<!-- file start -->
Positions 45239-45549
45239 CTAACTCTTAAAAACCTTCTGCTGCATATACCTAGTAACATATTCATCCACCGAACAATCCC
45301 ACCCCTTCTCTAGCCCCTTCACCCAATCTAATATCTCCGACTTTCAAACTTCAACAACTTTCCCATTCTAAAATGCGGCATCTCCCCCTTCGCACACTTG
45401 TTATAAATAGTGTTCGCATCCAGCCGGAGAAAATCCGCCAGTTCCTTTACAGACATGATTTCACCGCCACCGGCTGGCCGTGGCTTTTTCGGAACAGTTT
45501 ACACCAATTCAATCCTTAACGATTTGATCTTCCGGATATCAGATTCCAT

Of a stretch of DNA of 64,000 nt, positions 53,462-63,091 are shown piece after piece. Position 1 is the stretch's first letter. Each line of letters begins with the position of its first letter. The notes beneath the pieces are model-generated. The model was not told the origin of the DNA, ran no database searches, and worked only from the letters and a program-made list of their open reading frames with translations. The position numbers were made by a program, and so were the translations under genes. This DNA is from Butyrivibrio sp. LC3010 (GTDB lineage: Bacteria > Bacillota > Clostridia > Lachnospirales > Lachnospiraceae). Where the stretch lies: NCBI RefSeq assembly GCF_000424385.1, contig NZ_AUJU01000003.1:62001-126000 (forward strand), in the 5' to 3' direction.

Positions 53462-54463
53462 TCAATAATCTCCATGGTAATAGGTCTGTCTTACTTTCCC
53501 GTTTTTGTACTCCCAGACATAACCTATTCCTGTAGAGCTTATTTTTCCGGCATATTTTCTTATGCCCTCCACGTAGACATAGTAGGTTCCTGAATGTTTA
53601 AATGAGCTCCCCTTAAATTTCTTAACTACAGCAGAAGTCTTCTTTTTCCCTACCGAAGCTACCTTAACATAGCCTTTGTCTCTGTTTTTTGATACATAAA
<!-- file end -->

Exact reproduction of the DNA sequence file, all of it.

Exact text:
Positions 45239-45549
45239 CTAACTCTTAAAAACCTTCTGCTGCATATACCTAGTAACATATTCATCCACCGAACAATCCC
45301 ACCCCTTCTCTAGCCCCTTCACCCAATCTAATATCTCCGACTTTCAAACTTCAACAACTTTCCCATTCTAAAATGCGGCATCTCCCCCTTCGCACACTTG
45401 TTATAAATAGTGTTCGCATCCAGCCGGAGAAAATCCGCCAGTTCCTTTACAGACATGATTTCACCGCCACCGGCTGGCCGTGGCTTTTTCGGAACAGTTT
45501 ACACCAATTCAATCCTTAACGATTTGATCTTCCGGATATCAGATTCCAT

Of a stretch of DNA of 64,000 nt, positions 53,462-63,091 are shown piece after piece. Position 1 is the stretch's first letter. Each line of letters begins with the position of its first letter. The notes beneath the pieces are model-generated. The model was not told the origin of the DNA, ran no database searches, and worked only from the letters and a program-made list of their open reading frames with translations. The position numbers were made by a program, and so were the translations under genes. This DNA is from Butyrivibrio sp. LC3010 (GTDB lineage: Bacteria > Bacillota > Clostridia > Lachnospirales > Lachnospiraceae). Where the stretch lies: NCBI RefSeq assembly GCF_000424385.1, contig NZ_AUJU01000003.1:62001-126000 (forward strand), in the 5' to 3' direction.

Positions 53462-54463
53462 TCAATAATCTCCATGGTAATAGGTCTGTCTTACTTTCCC
53501 GTTTTTGTACTCCCAGACATAACCTATTCCTGTAGAGCTTATTTTTCCGGCATATTTTCTTATGCCCTCCACGTAGACATAGTAGGTTCCTGAATGTTTA
53601 AATGAGCTCCCCTTAAATTTCTTAACTACAGCAGAAGTCTTCTTTTTCCCTACCGAAGCTACCTTAACATAGCCTTTGTCTCTGTTTTTTGATACATAAA